• 40.
    Larsson, Tore J
    et al.
    KTH, School of Technology and Health (STH), Centres, Centre for Health and Building, CHB.
    Field, Brian
    Victorian Workcover Authority, Melbourne, Australia.
    The distribution of occupational injury risks in the Victorian construction industry: Part 22002In: Safety Science, ISSN 0925-7535, E-ISSN 1879-1042, Vol. 40, no 5, p. 439-456Article in journal (Refereed)
    Abstract [en]

    Based on a merger of workers' compensation data from the public fund Victorian Workcover Authority for the period 1996–1998 and denominator data from the Australian Bureau of Statistics 1996 Census, the relative distribution of occupational injury risk in the Victorian construction industry has been calculated. A four-part injury severity index, generated by the claims settling process, has been used to differentiate occupations, tasks and activities in terms of priorities for intervention and prevention. Falls from height represents the major severe injury problem in the Victorian construction industry. However, the fall risk problem is associated with different equipment and different tasks among the different occupational groups in the construction process and requires a variety of architectural, engineering and design solutions.

  • 41.
    Larsson, Tore J
    et al.
    KTH, School of Technology and Health (STH), Centres, Centre for Health and Building, CHB.
    Field, Brian
    Victorian WorkCover Authority.
    Kenningham, Lance
    Victorian WorkCover Authority.
    Lee, Sharon
    Victorian WorkCover Authority.
    Falls from Heights: A report on Claims, Fatalities and Injury Severity Outcomes2000Report (Other academic)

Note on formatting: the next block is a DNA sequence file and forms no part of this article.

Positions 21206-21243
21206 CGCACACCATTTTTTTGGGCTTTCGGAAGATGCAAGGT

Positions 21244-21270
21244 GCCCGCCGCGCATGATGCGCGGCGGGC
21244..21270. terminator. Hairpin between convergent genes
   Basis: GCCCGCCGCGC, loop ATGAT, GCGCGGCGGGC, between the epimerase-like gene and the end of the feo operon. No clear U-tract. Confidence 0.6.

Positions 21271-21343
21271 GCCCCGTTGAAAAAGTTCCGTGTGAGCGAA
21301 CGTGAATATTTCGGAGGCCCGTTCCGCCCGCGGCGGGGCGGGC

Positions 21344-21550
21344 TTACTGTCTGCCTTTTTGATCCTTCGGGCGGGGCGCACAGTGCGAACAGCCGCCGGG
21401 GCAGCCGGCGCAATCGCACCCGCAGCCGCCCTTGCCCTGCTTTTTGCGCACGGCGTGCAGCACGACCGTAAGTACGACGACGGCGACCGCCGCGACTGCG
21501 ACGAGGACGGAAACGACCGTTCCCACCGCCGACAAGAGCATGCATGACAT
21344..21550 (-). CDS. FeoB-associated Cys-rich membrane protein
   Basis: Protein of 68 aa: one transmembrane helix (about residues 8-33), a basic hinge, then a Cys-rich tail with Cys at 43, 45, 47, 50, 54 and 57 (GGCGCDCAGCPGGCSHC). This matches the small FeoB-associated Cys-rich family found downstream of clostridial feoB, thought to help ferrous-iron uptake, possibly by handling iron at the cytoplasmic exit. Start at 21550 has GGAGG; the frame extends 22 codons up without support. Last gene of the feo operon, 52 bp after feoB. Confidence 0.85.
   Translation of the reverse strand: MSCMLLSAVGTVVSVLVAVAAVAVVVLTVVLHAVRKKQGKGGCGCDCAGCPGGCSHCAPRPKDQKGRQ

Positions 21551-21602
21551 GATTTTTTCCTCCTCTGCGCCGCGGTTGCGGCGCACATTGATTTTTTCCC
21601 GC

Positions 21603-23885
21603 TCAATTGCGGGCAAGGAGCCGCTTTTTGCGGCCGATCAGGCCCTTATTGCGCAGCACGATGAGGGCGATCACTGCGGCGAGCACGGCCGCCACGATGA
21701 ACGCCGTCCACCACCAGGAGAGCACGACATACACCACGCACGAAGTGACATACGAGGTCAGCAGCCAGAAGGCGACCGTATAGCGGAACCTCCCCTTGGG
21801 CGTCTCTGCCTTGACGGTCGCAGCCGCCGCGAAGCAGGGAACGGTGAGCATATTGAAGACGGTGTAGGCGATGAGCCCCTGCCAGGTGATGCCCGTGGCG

• 42.
    Larsson, Tore J
    et al.
    KTH, School of Technology and Health (STH), Centres, Centre for Health and Building, CHB.
    fl, m
    Industrial forklift trucks: Dynamic stability and the design of safe logistics2003In: Safety Science Monitor, ISSN 1443-8844, Vol. 7, no 1Article in journal (Refereed)
    Abstract [en]

    Forklift trucks represent a well-known occupational hazard in many modern industrial environments. In terms of severe work-related injuries and fatalities, exposure to forklift trucks in the transport industry, in wholesale and retail and in manufacturing implies high risks to operators, pedestrian workers and others in the environment. Creating industrial environments where vehicle, pedestrian and material movements can flow productively without hazardous conflicts requires logistics and safety analyses as a basis for the design and layout of facilities.

    Monash University Accident Research Centre, funded by Worksafe Victoria (the local workers’ compensation insurer and industrial safety regulator), has coordinated a development project with the following components:

    · the development and testing of a paradigm for dynamic stability assessment of industrial forklift trucks;

    · the formation of a local team of experts in forklift safety, transport, logistics, and industrial architecture/design to develop, through a series of workshops, the details of safe forklift transport systems operationalized into "blueprint" format for a freight terminal and a warehouse, including relevant goods receiving and dispatch  areas;

    · a warehouse management software application, incorporating features for conflict prognosis and necessary parameters for the managing of a distribution centre;

    The project has also analysed existing alert, proximity warning and navigational systems, including systems based on ultraviolet, microwave and laser technology, together with several applications of speed limiting technology, and developed and tested a prototype RF-tag and on-vehicle receiver unit to assess costs and feasibility of using radio frequency technology to identify pedestrians in forklift truck zones.

    Testing of different combinations of electronic control devices for on-vehicle or other traffic management applications for industrial forklift trucks is undertaken at a number of industrial "testbed" locations.

    The blueprint designs will be used in a planned subsidy program targeting existing and prospective medium-size transport terminal operators in Victoria, where Worksafe Victoria covers the cost of expert assistance in translating the blueprint to the specific requirements of an operator willing to use the design as the basis for their new or upgraded facility.